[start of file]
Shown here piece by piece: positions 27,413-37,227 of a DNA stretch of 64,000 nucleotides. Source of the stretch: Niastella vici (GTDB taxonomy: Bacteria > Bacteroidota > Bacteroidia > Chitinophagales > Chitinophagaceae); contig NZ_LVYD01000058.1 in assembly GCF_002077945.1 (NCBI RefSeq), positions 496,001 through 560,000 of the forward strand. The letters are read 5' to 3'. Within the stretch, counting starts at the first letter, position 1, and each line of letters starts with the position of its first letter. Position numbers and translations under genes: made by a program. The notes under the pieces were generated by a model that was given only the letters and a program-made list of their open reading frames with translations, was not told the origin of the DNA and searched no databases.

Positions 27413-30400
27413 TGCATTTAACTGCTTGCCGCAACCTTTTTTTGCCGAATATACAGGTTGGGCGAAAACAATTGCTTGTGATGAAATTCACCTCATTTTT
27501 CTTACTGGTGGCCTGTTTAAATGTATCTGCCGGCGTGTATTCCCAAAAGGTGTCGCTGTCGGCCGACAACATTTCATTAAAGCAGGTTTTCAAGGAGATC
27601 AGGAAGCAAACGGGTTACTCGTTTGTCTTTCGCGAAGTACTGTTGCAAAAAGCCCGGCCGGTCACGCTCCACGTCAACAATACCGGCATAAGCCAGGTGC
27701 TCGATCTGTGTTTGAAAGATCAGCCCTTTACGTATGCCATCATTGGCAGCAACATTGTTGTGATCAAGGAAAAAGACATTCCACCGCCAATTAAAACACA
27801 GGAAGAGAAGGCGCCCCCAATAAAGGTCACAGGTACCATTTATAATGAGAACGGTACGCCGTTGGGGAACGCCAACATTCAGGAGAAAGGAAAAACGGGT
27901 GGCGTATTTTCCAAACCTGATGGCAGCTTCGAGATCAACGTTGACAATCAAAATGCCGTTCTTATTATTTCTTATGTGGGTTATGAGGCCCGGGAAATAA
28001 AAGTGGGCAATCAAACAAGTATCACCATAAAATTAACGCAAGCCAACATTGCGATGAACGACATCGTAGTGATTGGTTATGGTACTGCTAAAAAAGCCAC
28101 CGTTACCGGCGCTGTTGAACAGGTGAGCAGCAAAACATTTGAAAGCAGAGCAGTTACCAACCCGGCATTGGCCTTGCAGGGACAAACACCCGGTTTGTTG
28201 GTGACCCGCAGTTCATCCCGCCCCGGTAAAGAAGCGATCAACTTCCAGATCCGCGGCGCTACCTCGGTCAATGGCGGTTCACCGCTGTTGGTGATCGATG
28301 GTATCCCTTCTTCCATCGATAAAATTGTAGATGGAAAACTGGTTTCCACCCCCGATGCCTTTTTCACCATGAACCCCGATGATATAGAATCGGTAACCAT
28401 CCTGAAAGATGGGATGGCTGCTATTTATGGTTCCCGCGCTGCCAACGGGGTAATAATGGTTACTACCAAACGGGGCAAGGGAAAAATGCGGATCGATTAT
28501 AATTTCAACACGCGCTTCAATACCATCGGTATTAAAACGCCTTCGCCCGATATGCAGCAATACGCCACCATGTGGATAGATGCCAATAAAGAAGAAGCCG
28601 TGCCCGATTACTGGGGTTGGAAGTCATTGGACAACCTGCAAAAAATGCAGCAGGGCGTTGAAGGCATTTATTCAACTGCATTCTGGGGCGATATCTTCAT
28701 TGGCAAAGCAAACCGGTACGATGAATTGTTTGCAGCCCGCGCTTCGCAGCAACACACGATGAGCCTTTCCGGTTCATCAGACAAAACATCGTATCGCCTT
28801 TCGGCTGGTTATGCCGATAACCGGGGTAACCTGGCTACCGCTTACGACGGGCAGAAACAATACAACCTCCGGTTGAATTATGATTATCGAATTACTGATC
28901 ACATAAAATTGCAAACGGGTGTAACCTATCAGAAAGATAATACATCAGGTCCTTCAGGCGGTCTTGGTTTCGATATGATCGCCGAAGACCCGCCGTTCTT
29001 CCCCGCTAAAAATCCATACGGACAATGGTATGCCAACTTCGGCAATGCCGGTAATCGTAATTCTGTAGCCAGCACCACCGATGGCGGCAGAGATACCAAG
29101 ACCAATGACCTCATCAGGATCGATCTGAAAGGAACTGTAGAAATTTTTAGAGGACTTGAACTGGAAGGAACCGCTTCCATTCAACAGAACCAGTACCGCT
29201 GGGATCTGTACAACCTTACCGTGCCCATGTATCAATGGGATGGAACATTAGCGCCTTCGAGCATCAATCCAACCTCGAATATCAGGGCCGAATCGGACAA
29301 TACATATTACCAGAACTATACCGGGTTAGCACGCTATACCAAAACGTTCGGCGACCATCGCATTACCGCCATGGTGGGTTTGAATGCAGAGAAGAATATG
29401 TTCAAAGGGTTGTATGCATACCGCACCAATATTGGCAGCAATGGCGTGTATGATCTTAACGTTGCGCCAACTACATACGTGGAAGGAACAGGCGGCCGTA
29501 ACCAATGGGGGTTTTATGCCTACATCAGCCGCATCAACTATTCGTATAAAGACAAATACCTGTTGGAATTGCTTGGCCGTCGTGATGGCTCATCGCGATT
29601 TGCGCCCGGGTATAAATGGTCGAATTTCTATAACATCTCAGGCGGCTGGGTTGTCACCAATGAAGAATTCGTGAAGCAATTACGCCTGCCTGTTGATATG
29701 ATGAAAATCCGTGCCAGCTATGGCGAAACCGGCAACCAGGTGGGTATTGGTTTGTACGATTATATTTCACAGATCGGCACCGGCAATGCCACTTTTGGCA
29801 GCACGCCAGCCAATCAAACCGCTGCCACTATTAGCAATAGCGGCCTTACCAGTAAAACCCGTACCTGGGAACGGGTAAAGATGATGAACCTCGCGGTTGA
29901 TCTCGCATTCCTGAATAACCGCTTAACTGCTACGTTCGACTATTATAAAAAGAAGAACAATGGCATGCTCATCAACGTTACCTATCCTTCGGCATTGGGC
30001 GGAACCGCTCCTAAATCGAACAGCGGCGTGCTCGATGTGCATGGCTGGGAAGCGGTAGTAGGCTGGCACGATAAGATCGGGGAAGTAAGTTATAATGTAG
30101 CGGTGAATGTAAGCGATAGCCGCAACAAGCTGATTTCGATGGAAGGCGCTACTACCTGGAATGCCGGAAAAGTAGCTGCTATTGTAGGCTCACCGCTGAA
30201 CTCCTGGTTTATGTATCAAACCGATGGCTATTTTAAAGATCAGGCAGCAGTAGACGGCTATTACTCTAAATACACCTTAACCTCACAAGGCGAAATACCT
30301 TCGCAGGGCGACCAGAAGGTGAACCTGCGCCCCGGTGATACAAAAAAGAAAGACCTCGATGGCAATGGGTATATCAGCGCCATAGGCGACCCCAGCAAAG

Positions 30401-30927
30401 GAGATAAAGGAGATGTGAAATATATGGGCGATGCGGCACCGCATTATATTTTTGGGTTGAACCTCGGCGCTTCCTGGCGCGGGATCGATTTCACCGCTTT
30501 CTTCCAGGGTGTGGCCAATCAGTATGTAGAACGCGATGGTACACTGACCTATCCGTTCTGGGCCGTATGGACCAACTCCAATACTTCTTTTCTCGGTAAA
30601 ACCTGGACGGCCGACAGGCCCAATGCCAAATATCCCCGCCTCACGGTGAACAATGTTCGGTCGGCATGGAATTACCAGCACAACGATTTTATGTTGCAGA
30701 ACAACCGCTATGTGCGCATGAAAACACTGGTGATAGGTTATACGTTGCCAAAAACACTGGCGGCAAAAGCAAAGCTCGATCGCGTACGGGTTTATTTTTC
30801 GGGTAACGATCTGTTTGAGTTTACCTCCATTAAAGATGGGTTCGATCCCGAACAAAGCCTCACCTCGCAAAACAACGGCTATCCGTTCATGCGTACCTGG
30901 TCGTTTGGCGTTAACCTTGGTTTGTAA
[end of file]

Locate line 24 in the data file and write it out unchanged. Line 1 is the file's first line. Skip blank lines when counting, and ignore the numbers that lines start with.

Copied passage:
29501 ACCAATGGGGGTTTTATGCCTACATCAGCCGCATCAACTATTCGTATAAAGACAAATACCTGTTGGAATTGCTTGGCCGTCGTGATGGCTCATCGCGATT